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What is the Vulcanisation of Rubber?

Rubber comes in all shapes and sizes, either in its natural form or as a synthetic material, also referred to as an elastomer, that is manufactured by expert elastomer engineers; such as us here at DLR Elastomer Engineering. All types of rubber can be put through the vulcanisation process, which seeks to improve the elasticity and strength of rubber.

Whilst natural rubber is produced from latex; the milky liquid drawn from the rubber tree, also known as the Hevea Brasiliensis, this rubber turns into a soft and sticky substance referred to as crude rubber once it has coagulated. This crude rubber can then be vulcanised to create an elastic form of natural rubber for use in a range of applications. Similarly, synthetic rubber has elastic properties similar to those of natural rubber thanks to its chemical composition. This means that synthetic rubber products can also go through the vulcanisation process.

If you are wondering what the vulcanisation of rubber is, read on to find out more about the process and why we undertake it.

What we refer to as the vulcanisation process was invented by Charles Goodyear in 1839. Almost two centuries later, this process is still commonly used today. However, it is often thought that the earliest known civilization in Mexico, the Olmecs, combined the boiled sap of the rubber tree with a type of vine sap to create a primitive form of vulcanised rubber that was then used to waterproof their clothing.

From here, in 1820, chemist Charles Macintosh and inventor Thomas Hancock refined this process by dissolving natural rubber in benzene and heating it to produce the world’s first mass-produced rubber sheeting. This was then used to create the infamous Mackintosh waterproof fabric that is still commonly used today. This material was further defined by Charles Goodyear to vulcanise rubber for the manufacture of car tyres.

What is the vulcanisation process?

As the name implies, vulcanisation comes from the Roman god of fire, Vulcan. In reference to its namesake, vulcanisation transforms a rubber compound into an elastic material that can be deformed without being damaged. This means that the rubber can now be stretched and compressed over a wide range of temperatures to manufacture a range of different rubber products.

Put simply, vulcanisation is the process of curing elastomers, including synthetic and natural rubber materials. This process involves the treatment of natural rubber with sulphur or other curatives such as peroxide and metal oxides. In doing so, this forms cross-links between the polymer chain to produce a rubber that has excellent rigidity and incredible durability.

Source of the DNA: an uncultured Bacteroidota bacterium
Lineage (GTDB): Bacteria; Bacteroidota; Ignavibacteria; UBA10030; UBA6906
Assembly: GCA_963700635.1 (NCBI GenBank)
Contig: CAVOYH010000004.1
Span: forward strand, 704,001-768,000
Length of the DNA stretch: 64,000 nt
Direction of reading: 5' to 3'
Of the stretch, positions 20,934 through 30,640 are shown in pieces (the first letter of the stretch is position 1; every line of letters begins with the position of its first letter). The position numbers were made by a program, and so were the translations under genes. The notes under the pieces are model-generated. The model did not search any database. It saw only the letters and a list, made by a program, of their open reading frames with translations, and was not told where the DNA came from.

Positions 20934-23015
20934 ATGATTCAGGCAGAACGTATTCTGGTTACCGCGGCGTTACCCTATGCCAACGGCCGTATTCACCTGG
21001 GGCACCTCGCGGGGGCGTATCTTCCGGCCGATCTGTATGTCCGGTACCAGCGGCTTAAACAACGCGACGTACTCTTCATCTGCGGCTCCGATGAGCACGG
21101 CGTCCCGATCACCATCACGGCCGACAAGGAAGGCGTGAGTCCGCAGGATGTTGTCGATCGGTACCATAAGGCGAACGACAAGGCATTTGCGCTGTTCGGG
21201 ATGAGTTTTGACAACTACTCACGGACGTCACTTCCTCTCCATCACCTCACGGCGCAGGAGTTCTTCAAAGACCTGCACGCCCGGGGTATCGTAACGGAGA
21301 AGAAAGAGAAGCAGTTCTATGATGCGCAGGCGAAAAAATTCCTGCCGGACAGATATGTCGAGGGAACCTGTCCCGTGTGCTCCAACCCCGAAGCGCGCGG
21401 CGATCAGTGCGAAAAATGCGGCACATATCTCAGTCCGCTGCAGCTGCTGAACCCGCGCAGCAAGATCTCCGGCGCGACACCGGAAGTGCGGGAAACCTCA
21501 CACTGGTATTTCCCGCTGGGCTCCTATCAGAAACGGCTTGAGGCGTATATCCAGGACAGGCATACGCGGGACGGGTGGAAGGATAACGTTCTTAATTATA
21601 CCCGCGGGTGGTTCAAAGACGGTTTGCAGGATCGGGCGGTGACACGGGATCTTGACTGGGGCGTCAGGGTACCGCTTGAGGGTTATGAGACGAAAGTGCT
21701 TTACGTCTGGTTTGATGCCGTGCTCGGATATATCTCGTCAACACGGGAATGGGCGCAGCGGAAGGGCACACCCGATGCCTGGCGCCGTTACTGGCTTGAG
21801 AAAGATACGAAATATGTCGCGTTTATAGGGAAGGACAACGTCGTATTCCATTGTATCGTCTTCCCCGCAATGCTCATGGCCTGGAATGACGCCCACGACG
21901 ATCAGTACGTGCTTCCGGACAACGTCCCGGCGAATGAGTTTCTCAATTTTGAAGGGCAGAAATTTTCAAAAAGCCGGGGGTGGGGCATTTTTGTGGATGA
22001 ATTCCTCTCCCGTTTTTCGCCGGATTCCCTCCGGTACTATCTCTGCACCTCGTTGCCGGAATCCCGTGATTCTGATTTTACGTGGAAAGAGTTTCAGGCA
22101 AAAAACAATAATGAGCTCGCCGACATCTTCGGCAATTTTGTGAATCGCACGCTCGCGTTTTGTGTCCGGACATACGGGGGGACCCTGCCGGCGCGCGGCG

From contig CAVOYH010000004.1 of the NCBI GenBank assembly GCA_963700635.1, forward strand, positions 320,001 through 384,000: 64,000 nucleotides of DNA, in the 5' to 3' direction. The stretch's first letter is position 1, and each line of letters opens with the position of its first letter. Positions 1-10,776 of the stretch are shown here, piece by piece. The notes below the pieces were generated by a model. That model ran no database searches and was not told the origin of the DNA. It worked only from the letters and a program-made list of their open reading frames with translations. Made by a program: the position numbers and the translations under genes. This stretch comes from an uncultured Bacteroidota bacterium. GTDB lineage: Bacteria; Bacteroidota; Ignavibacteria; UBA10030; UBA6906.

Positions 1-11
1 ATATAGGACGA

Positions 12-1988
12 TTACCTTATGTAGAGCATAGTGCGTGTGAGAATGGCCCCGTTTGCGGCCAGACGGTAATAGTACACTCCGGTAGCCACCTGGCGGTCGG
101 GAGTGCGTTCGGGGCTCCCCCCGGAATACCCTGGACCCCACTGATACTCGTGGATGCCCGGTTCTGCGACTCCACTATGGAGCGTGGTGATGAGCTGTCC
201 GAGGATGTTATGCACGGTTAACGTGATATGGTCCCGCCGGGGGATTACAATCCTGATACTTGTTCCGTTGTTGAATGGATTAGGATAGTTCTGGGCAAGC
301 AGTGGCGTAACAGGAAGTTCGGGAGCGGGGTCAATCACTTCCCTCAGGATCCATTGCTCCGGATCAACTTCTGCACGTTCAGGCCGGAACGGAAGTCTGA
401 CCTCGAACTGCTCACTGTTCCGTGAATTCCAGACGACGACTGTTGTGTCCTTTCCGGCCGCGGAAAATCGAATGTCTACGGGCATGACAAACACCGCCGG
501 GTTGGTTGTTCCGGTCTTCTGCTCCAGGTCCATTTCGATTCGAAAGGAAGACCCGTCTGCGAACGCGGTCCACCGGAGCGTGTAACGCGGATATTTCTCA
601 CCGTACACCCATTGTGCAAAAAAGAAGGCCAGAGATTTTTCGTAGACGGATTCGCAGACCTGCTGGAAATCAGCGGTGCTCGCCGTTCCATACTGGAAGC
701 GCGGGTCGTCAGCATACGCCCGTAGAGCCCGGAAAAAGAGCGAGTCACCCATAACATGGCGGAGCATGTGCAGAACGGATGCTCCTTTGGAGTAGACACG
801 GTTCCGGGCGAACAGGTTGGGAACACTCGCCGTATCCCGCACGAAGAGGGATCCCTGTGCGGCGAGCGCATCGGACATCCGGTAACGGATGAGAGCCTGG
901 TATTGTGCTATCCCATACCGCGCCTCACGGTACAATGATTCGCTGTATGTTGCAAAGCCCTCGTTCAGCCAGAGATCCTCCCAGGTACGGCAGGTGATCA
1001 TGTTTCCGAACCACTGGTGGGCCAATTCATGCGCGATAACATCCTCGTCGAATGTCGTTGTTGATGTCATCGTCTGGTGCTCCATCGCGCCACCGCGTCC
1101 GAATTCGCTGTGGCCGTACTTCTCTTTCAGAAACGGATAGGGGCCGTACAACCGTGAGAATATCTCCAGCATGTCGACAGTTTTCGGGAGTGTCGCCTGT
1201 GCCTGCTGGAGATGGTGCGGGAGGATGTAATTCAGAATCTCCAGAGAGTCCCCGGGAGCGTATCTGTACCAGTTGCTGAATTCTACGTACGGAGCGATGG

What are the benefits of vulcanised rubber?

The vulcanisation of rubber causes it to shrink, whilst still retaining its original shape. Additionally, the process hardens the rubber, which makes it less susceptible to deformation than non-vulcanised rubber, which often deforms far more easily when under stress. By hardening the rubber via the vulcanisation method, this also increases its tensile strength, making it perfectly well suited to an array of applications.

In addition to this, vulcanised rubber features a low level of water absorption, whilst having a high level of resistance to oxidation and abrasion. All of these features make it perfectly well suited to the manufacture of car tyres, which are often faced with a deluge of rainwater and the abrasive texture of tarmac.

Vulcanised rubber is also a good electric insulator, which makes it suitable for use in a range of electronic applications, from wiring to components, to floors in factory environments.

Where is vulcanised rubber typically used?

Vulcanised rubber is typically used to manufacture an array of products, however, the most prevalent and well-known use of vulcanised rubber is car types, which are often combined with a reinforcing agent called Carbon Black. This is designed to make the tyres even stronger and more resilient to daily wear and tear.

Other uses of vulcanised rubber include hoses, shoe soles, conveyor belts, shock-absorbing equipment, vibration dampers, insulation and so much more.

Here at DLR Elastomer Engineering, our team of elastomer experts can assist you in selecting the right vulcanised material for your application. Contact us to find out more.

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